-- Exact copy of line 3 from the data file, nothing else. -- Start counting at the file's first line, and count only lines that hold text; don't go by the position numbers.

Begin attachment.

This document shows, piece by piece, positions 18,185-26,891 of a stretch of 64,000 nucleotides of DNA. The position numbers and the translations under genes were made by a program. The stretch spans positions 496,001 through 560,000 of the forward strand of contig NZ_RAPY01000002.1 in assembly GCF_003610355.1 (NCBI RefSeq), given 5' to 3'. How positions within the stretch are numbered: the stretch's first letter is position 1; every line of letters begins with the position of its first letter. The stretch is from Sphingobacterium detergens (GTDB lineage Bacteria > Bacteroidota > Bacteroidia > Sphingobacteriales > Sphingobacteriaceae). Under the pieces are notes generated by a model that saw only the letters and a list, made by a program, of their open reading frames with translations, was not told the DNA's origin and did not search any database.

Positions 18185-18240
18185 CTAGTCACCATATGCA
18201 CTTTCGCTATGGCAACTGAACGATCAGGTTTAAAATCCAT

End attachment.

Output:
18185 CTAGTCACCATATGCA